Danny Takao, past president of OFA, offers his take on a national green-industry marketing campaign.
|Danny Takao, past president of OFA
Q. OFA is among the groups exploring the possibility of a national plant marketing program. How would you describe the feedback you’ve received thus far?
A. It seems everyone sees the benefits, but, depending on what segment and retail channel, there are many opinions on how we proceed. The independent garden center group will not support this if the box stores are involved. The manufacturers have been very quiet during all this talking, but they are dependent on the retail segment to sell our plants—otherwise they will sell less supplies to the growers. In the end we all depend on the retail segments to move our products, and if they can’t make that happen it affects all of us. I’ve heard from a lot of very creative and passionate people with good ideas. Putting this all together with a clear plan and cost will be our next hurdle. The OFA board of directors has allocated some funds and staffing to explore this some more. We aren’t going to let it die off this time.
Q. Do you think this marketing initiative should be low-cost? Should some money be invested in a professionally executed campaign?
A. I’m finding out there is some grassroots marketing going on right now in some of the states, with Arizona leading the way. I don’t know how effective that will be, but at least it’s a beginning, and I applaud everyone for starting this.
But here is my main concern: We know we can sell to the Baby Boomers. It’s the groups under them that need to be our focus. How do you reach them without using people in that target market to create a relevant marketing campaign? We need them to help the current industry leaders (Read: Baby Boomers) implement a program.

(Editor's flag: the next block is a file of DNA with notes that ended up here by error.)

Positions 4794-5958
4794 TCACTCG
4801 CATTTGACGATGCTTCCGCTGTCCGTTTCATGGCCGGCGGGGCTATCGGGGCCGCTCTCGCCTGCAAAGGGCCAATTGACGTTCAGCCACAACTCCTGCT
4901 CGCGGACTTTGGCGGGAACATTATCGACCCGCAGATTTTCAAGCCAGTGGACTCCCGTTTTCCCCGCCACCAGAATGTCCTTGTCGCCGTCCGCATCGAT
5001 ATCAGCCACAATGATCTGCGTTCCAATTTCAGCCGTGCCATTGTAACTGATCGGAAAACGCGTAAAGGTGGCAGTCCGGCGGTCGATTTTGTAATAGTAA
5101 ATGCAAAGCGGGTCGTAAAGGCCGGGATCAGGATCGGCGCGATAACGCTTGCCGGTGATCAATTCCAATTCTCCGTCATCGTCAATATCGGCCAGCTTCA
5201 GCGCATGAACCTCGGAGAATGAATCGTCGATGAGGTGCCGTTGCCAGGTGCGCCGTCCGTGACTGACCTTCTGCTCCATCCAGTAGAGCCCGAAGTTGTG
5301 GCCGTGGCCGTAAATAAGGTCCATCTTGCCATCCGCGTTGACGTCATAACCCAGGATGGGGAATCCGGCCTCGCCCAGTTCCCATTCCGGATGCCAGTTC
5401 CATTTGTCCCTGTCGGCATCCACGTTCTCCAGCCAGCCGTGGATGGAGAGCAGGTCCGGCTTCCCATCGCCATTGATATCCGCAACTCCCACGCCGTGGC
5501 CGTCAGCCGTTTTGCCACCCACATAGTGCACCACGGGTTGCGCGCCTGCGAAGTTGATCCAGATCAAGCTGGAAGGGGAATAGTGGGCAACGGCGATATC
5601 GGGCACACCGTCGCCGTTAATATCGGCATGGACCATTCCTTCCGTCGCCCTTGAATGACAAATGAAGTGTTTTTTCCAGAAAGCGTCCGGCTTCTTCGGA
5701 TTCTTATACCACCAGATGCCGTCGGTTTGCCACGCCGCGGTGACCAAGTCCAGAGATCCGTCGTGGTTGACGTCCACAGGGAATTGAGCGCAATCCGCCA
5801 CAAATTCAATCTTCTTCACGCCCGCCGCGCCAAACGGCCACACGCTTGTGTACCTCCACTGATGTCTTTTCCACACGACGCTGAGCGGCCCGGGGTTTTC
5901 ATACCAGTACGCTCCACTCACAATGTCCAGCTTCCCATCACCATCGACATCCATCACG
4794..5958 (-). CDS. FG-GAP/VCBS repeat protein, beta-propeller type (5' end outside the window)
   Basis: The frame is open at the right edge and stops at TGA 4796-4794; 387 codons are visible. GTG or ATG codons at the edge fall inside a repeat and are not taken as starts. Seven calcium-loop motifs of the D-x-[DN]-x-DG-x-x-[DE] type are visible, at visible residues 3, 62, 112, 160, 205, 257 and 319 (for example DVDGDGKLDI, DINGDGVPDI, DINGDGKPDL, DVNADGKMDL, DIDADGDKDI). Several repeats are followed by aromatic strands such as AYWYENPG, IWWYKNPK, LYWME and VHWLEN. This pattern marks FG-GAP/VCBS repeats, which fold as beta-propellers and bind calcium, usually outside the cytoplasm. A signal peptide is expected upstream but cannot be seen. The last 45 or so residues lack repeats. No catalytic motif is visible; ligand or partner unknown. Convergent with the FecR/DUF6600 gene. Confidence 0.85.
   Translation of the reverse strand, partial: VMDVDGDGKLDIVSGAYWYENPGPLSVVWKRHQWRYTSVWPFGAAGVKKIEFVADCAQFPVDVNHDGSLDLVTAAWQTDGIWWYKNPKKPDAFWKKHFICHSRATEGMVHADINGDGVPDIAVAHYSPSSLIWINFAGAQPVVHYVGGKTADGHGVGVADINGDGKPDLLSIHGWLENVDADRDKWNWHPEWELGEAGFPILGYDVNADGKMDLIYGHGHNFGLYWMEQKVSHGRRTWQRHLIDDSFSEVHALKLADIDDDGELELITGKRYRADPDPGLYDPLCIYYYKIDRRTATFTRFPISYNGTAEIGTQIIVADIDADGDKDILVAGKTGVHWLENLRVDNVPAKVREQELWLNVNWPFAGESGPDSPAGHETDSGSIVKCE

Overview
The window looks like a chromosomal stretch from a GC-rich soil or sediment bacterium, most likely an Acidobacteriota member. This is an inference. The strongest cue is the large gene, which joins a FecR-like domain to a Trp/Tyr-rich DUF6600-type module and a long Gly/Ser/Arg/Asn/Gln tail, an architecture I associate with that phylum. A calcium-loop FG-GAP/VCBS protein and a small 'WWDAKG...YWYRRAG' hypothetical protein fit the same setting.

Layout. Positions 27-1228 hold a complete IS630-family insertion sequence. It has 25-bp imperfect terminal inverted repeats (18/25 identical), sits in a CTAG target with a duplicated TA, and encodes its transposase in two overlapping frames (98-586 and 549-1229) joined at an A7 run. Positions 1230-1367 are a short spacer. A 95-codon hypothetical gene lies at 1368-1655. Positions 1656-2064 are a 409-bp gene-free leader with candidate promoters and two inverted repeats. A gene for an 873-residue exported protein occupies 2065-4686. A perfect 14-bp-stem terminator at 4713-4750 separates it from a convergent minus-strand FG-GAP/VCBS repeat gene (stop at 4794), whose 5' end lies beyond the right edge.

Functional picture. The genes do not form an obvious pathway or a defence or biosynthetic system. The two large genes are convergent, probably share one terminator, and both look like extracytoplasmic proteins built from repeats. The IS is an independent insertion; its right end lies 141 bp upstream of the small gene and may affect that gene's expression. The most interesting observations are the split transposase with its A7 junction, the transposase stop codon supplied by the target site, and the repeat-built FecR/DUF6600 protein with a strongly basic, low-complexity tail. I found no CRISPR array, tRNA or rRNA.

Q. Another question that frequently comes up: Where will the money for a campaign come from? What do you envision?
A. The money has to come from the supply chain. I don’t want to depend on the government. If we can’t help ourselves then maybe the “last man standing” is what our industry deserves, and we just allow ourselves and industry to shrink. What I’m hearing is a lot of “I’s” instead of “we’s.” I’m hoping we can, as an industry, make this happen this time around. I’m working with our OFA board to continue to get their support to keep pushing.
Q. There has been some debate about whether a program should tout strictly independent garden retailers.What’s your take on this?
A. I don’t think that’s going to work. In any retail environment the retailer has to earn the customer respect and dollar. Just because the independents ignore the boxes doesn’t mean they are going to go away. They can learn a lot from the boxes and be smart enough to understand this is the new era of checking prices online. My daughter does this all the time on everything she purchases. She can afford to pay, but unless she feels there is some kind of added experience she buys on pricing. The independent garden centers should understand that and accept that’s how the younger group thinks.
We have a garden center called Green Acres here in California that understands the price point issues and is aggressive. They have done fine in battling the boxes.
Q. Why do you think garden centers should embrace a national program?
A. It’s not only the retailers but the entire supply chain that should embrace this. Why? There’s power in numbers. If we fragment into smaller groups there will not be enough critical mass to create the buzz. Do I feel it’s necessary? Let me put it this way: How many happy faces do you see in our industry? We can work together to attempt something that every generation before us tried and failed. I think we still have enough people who still care.
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